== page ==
• Compromised immune system
  • Severe obesity - body mass index (BMI) of 40 or higher
  • Other underlying medical conditions, particularly if not well controlled, such as diabetes, renal failure or liver disease
  • People who are at high risk should stay home to the greatest extent possible to decrease the chance of infection.

Testing:

App State students who are concerned about symptoms they might be experiencing can contact Student Health Service at 828-262-3100; faculty and staff can contact AppHealthCare at 828-264-4995.

You should be tested if:

  • You believe you have symptoms of COVID-19.
  • If you have no symptoms and you are at higher risk for severe illness (you are 65 or older, you have an underlying health condition or chronic condition), or have been in close contact with someone who is known to have a positive result.
  • If you are someone working in a frontline role or essential business where social distancing is hard to maintain.
  • If you are a first responder, law enforcement officer, fire department staff member, or healthcare staff member, please reach out if you would like to be tested.
  • If you live in or work in a facility where social distancing is hard to maintain, like congregate living, healthcare facilities or home care.
  • You are part of a historically marginalized population who may be at higher risk for exposure.
  • You have attended protests, rallies, or other mass gatherings where you could have been exposed to someone with COVID-19 or could have exposed others because it may have been difficult to practice social distancing.

Testing locations:

COVID-19 testing requires pre-screening and an appointment. Please do not show up at a health care provider location without calling in advance. This will help your provider prepare should you need to be tested and lessen the potential exposure to others.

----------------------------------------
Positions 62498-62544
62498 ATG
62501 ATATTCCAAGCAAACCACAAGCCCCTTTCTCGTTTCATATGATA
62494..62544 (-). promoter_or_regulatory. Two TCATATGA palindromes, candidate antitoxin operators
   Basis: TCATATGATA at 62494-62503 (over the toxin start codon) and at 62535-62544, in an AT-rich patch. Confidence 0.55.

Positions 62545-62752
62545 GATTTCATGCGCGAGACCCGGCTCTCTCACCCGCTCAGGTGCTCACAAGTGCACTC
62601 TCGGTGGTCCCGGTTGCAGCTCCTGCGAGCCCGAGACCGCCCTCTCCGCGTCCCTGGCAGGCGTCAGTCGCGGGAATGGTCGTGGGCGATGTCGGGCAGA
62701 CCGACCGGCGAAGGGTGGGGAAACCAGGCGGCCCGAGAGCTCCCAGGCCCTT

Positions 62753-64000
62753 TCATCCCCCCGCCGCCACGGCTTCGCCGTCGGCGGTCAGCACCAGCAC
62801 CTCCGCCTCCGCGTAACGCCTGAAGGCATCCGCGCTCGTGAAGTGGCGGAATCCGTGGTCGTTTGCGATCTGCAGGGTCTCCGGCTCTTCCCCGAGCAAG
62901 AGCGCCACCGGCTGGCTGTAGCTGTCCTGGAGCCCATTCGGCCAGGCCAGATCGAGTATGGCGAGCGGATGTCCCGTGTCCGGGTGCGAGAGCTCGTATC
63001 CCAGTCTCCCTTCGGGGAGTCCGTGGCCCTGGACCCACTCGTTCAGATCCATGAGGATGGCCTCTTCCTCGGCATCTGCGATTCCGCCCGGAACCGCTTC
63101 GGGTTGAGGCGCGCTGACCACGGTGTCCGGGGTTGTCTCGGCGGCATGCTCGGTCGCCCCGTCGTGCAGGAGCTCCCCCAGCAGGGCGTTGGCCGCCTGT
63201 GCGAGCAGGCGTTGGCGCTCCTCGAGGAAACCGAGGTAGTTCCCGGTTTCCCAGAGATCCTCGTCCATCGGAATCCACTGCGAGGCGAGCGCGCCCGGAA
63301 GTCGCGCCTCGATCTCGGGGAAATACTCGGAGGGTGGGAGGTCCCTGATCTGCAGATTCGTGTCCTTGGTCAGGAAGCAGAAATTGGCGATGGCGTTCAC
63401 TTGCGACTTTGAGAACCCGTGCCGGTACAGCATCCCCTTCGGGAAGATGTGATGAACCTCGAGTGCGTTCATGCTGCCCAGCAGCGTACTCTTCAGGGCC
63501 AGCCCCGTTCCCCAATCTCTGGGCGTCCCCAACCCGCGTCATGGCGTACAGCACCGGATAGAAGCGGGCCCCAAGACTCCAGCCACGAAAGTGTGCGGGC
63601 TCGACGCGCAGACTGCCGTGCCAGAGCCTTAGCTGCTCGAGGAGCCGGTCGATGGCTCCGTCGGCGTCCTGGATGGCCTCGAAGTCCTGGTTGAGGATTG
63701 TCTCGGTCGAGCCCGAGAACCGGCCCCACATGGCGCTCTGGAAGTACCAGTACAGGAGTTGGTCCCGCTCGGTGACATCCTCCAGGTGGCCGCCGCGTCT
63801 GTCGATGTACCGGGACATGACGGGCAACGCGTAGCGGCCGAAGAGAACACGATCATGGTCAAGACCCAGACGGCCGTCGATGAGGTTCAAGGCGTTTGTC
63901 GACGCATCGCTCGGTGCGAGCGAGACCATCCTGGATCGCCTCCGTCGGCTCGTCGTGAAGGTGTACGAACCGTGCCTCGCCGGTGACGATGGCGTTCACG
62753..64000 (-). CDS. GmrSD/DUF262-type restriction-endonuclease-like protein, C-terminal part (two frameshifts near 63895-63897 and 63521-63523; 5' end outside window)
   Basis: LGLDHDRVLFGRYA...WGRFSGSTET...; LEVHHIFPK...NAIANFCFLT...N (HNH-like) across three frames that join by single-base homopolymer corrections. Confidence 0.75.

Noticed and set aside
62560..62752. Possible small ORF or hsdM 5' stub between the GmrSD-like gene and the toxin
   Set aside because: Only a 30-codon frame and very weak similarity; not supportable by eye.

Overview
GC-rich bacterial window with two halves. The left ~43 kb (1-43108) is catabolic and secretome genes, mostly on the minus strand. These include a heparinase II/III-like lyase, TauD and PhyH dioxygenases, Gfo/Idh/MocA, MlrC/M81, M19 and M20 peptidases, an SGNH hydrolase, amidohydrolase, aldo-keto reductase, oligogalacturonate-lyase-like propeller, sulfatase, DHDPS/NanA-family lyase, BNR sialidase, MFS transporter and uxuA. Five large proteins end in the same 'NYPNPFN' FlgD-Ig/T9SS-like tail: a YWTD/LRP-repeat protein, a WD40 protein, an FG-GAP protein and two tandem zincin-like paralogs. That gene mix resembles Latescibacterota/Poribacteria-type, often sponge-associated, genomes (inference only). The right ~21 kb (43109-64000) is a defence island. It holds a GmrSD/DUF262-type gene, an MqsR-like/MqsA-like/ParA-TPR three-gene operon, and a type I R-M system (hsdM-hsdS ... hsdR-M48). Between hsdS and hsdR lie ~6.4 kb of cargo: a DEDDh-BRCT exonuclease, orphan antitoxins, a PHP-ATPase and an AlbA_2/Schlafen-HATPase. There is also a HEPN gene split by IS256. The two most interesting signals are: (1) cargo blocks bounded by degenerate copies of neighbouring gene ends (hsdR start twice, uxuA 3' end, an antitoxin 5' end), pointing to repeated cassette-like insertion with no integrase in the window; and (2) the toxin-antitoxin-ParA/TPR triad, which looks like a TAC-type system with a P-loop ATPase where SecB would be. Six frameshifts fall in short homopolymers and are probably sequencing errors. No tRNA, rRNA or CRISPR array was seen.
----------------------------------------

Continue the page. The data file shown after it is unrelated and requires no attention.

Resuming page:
Faculty, staff and students can be tested by AppHealthCare Monday-Friday. AppHealthCare will serve anyone, regardless of ability to pay. To schedule an appointment, call 828-264-4995. Appalachian Regional Healthcare System and many primary care providers also offer testing.

For a list of testing locations in Watauga County, click here.

For a list of testing locations in Ashe County, click here.

For a list of testing locations in Alleghany County, click here.

Students who are concerned about symptoms should call Student Health Services at 828-262-3100 and ask to speak with a nurse.

Student Health Service offers COVID-19 tests for students on weekdays:

  • Molecular tests processed by an off-site lab (turnaround time varies, but is around 1 week).
  • Rapid antigen testing per current N.C. Department of Health and Human Services (NCDHHS) recommendations with same-day results; however, antigen testing is not quite as accurate as molecular testing.
  • In addition, Student Health Service is using an outdoor tent, located outside of the Miles Annas Building, for greater efficiency, speed and safety in offering COVID-related services.

Appointments are required; call 828-262-3100 before going to Student Health Service.

As of July 31, NCDHHS updated their guidance on Antigen Testing for providers and laboratories. The updated guidance states, “Antigen tests are designed for rapid diagnosis of active infection by detecting viral proteins on the surface of SARS-CoV-2 virus (the virus that causes COVID-19) in nasal swabs or similar clinical specimens. This test works similarly to a rapid flu test. The results take about 15 minutes.”

If you have a medical emergency, call 911 immediately.

Managing Your Overall Health:

During this time, it is important to manage your overall health. There are resources available if you need to reduce anxiety or stress, are experiencing suicidal thoughts, need to better manage chronic conditions and more. Visit the North Carolina Department of Health and Human Services website.

AppHealthCare is available and on-call 24/7 to respond to public health emergencies. To reach us, call 828-264-4995 anytime and follow the prompts. AppHealthCare has set up a COVID-19 hotline at 828-795-1970 for information during regular business hours. We will continue to monitor COVID-19 in our community and will work to keep the public informed. Please visit our website for more information - www.AppHealthCare.com. You can also follow us on Facebook and Twitter.

Questions from agencies requesting support on COVID-19 response, planning efforts, etc. can contact preparedness@apphealth.com.

Anna Oakes contributed reporting to this article.

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(2) comments

Citizen

The university is putting The High Country at risk. Our hospital has less than 100 beds. Do people have to die before they start making the right decisions?

dummy@pcgeek.net

Faculty saw this coming months ago. At this point, we have NO CONFIDENCE in her ability, or her motivation, to do the right thing. She’s objectively toxic to our community.